At least 40 percent of retirees are at risk of running out of money for health care, long-term care or daily spending, according to the Employee Benefit Research Institute.
"People act on emotion and make impulsive and oftentimes costly decisions when it comes to their finances," says Craig J. Ferrantino, president of Craig James Financial Services in Melville. He aims to help clients take the emotion out of decision-making to achieve their retirement goals.
He learned to advise his high-net-worth clients while working at firms such as Smith Barney and AG Edwards before launching his own firm in 2007.
This year, Ferrantino, 54, received the Integrity Award from NEXT Financial Group for his work as a volunteer EMT with Southampton Ambulance and the 25 years he has volunteered with youth ministry programs through Long Island churches. His radio show, "It's All About Retirement," airs Saturdays at 10:30 a.m. on LI News Radio (103.9 FM).
You've said on your show that household income of $200,000 is not a lot on Long Island. Could you explain?
Let's say you're living in Levittown and you paid $350,000 for the house with a mortgage. Maybe your taxes are $13,000, and let's say you have two kids. After taxes and normal living expenses -- sports, clothes, food, maybe a camp for the summer, fuel, car leases and college in the future -- and you're putting 15 percent into an IRA . . . [you're] not living high on the hog.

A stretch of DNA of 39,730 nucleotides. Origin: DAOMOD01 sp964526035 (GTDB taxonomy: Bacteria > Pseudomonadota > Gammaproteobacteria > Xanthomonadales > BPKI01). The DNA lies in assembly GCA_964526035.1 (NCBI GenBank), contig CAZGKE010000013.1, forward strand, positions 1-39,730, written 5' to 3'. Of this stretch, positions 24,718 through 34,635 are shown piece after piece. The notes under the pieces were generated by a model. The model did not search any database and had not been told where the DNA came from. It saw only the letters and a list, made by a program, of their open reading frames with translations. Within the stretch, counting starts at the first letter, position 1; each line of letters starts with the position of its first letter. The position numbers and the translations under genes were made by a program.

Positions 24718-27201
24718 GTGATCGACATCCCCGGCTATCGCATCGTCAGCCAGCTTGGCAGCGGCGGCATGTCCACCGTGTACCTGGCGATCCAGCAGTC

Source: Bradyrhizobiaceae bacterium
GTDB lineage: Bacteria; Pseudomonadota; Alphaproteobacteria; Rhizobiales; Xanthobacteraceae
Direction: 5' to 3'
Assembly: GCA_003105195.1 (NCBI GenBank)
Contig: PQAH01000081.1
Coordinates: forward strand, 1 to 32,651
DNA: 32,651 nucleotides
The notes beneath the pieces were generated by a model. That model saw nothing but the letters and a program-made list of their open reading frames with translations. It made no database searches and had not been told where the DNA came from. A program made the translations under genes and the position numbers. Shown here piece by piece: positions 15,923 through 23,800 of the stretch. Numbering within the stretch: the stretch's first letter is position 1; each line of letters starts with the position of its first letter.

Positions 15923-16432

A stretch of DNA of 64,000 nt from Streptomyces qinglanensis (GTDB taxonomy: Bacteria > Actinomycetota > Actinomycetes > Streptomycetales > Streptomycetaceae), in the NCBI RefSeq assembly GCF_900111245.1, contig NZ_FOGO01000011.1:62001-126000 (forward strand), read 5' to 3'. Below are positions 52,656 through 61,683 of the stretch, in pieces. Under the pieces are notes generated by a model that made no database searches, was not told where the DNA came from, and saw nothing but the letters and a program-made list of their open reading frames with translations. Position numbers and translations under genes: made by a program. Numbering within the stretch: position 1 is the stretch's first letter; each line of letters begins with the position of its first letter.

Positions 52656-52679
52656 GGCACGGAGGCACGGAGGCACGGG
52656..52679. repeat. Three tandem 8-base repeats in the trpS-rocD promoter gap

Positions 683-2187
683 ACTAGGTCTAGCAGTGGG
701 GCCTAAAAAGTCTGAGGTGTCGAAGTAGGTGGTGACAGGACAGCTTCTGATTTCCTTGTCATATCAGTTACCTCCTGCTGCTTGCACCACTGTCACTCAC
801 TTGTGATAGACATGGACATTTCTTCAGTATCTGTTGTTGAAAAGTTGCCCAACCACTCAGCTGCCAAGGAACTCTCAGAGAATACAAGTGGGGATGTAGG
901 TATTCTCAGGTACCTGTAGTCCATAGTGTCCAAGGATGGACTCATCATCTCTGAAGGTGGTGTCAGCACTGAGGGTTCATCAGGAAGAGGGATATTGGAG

According to a Fidelity Investments survey, an average couple needs to save $250,000 for health care costs in retirement. Is that good advice?
Yes, very much so. People are draining Medicare and Medicaid much faster than they are draining Social Security. I think [in the future] there's going to be more of a contribution by the individual to pay for health care.
What do Long Islanders overlook when it comes to retirement planning?
[Often] I find things aren't structured correctly. For example, beneficiaries aren't changed when there is a divorce. Unfortunately, a lot of the places where people store their money don't give a lot of advice on it. [You should ask]: Should I make this account a trust or a transfer on death, do I make it a joint with my spouse?
What's a ballpark figure for a couple to retire on comfortably?
Somewhere between seven and eight figures, depending on lifestyle.
What's the best hedge against future tax hikes?
The Roth IRA. As it stands, no matter how much you make in a Roth, when you take the money out, you will never pay taxes on it again. And your children will inherit it without any taxes.
There's been a rise in automated "robo-advisers" in your industry; how does that change things?
Some organizations or firms are not in the person business. They're coming up with some sort of algorithm that fits certain clients based on how they answer certain questions. I think that's disingenuous. It's still a person-to-person business. It's about trust; it's about putting a plan together and revisiting the plan and making changes as you go.